This Christmas, solidarity with the Christians of Lebanon and Syria

FACED WITH THE DRAMATIC SITUATION IN LEBANON AND SYRIA, Aid to the Church in Need (ACN) has launched a Christmas campaign to provide emergency assistance to help Christian communities in these two countries.

The “Sharing hope with the Christians of Syria and Lebanon” campaign features real-life stories of the daily struggles of families and religious just to survive.

“Our project partners sometimes feel despondent and tired, they think the world has forgotten them, but they retain a glimmer of hope, because they know we are with them, and that our benefactors are answering the call. They know we will do everything we can to help them to stay in their homelands, under decent conditions,” said Regina Lynch, ACN’s director of projects.

ACN’s emergency assistance campaign includes projects in the fields of medical support for individuals and hospitals; aid for the sick and elderly; food and essential goods for needy families; financial aid for youth and children in schools that run the danger of closing; support for the formation of seminarians; funding of pastoral activities for university students; help for scout groups; subsistence aid and funding of spiritual retreats for religious sisters; and Mass stipends for priests.

“Both Lebanon and Syria, two Biblical countries, are being emptied of their Christian populations, due to the wars and economic crises that have ruined them, plunging families into hunger and misery. Many people are also desperate because of a lack of prospects and the difficulty in securing an education for their children. Without our help, the Christian population would see emigration as the only possible solution,” Lynch explained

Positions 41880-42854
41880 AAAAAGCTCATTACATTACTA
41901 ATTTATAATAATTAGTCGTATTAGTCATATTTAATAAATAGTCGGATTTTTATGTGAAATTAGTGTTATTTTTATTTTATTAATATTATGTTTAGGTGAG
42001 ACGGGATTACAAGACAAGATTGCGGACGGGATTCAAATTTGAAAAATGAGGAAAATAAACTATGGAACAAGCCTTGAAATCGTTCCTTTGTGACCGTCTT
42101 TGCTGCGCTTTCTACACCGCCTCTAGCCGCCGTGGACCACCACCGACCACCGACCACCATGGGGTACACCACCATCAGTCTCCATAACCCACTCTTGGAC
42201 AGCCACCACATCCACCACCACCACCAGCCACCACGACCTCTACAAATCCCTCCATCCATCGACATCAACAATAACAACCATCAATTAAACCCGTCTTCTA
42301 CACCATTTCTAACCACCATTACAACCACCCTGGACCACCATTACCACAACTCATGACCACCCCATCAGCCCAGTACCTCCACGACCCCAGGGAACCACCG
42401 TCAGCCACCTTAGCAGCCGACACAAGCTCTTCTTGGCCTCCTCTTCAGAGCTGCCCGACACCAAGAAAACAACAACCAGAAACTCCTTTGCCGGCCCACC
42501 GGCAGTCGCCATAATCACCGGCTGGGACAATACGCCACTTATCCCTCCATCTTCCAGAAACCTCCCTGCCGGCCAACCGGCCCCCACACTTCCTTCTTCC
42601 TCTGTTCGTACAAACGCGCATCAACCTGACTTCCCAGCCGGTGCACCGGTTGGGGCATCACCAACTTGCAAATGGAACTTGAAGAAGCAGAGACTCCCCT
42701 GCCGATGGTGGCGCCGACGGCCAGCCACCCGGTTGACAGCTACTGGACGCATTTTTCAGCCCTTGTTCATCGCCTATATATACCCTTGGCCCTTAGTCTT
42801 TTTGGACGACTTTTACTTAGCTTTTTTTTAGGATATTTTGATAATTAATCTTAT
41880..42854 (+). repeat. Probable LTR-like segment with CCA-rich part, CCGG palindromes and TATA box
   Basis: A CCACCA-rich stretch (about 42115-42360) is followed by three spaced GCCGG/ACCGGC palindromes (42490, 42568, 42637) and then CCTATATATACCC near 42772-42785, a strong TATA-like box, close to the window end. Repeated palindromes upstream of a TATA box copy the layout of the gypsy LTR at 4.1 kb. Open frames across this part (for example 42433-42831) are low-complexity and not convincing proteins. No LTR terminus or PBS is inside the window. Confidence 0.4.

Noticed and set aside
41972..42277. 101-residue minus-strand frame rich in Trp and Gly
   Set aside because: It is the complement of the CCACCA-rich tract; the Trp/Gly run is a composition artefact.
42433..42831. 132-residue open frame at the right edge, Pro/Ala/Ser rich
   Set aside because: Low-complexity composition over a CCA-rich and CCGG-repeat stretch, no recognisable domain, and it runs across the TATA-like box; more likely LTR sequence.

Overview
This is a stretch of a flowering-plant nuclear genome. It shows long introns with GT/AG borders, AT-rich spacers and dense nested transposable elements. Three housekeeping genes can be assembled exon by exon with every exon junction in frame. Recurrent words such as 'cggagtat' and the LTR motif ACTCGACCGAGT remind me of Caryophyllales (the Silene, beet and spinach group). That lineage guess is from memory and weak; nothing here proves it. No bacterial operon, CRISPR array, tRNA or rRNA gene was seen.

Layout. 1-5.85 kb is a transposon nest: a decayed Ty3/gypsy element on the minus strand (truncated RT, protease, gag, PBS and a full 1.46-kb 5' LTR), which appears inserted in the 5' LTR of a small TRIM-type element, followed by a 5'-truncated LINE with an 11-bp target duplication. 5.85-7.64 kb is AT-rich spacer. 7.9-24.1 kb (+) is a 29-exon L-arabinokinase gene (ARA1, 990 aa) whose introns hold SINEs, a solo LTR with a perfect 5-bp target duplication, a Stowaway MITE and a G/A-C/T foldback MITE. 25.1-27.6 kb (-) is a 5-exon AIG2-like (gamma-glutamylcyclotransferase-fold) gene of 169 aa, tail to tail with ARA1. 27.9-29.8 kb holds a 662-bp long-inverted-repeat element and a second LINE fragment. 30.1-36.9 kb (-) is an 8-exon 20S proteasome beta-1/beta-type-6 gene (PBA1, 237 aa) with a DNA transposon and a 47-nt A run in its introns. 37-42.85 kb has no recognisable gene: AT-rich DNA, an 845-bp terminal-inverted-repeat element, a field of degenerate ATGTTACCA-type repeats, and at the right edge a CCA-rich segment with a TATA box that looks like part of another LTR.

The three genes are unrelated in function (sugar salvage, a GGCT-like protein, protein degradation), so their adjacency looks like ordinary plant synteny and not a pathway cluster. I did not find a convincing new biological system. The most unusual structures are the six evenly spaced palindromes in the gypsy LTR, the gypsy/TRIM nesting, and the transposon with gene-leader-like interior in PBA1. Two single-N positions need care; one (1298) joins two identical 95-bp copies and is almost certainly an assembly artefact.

Besides emergency aid projects, ACN has several programs in place aimed at bringing a little bit of joy to the youth and the most vulnerable this Christmas season. In Lebanon, a total of 14,000 children will receive a Christmas gift, as well as warm clothes, thanks to the different projects operating in the country. In Syria, the largest project includes the provision of winter clothes for close to 30,000 children. In Aleppo a total of 1,500 children, as well as sick and elderly will be able to participate in Christmas celebrations, with Christmas carols, plays, and a meal, thanks to the assistance of ACN.

A resident of the St. Vincent de Paul home for the elderly in Aleppo, Syria

“It is also Christmas in Syria and in Lebanon, where children have no experience of a Christmas as it used to be, with no worries, and as far as the adults are concerned, it has been a long time since they were able to sit around a Christmas tree and enjoy food and gifts with their families. Let’s make Christmas a time of solidarity with our Middle Eastern brothers and siters and this year especially with our brothers and sisters from Syria and Lebanon,” said Lynch.

After experiencing several conflicts, Lebanon was going through a relatively prosperous time, and had opened its doors to millions of refugees, mostly from Syria, when it suffered the biggest economic collapse in its history. The Beirut Port explosion, in 2020, was the final blow, sinking the country into despair.

Pope Francis, meanwhile, has qualified the situation in Syria as a “scandal.” The country is still in a catastrophic situation due to the Syrian civil war that began in 2011 and continues in the north of the country. Meanwhile, for most of the world the war and ensuing destruction have been all but forgotten.

“At least 90 percent of the population in Syria lives below the poverty line, and in Lebanon it is more than 70 percent. The situation is very serious, but it runs the risk of becoming hidden from the world’s view now that attention is turned more towards the war in Ukraine. The reports we are getting from priests and nuns are heart-wrenching. We cannot turn a deaf ear,” insisted Lynch.

“The survival of Christian populations in Syria and in Lebanon – both of which are mentioned in the Old and the New Testaments, and home to Popes, doctors of the Church, and saints – is in danger. We must do whatever we can,” concluded Lynch.

—Maria Lozano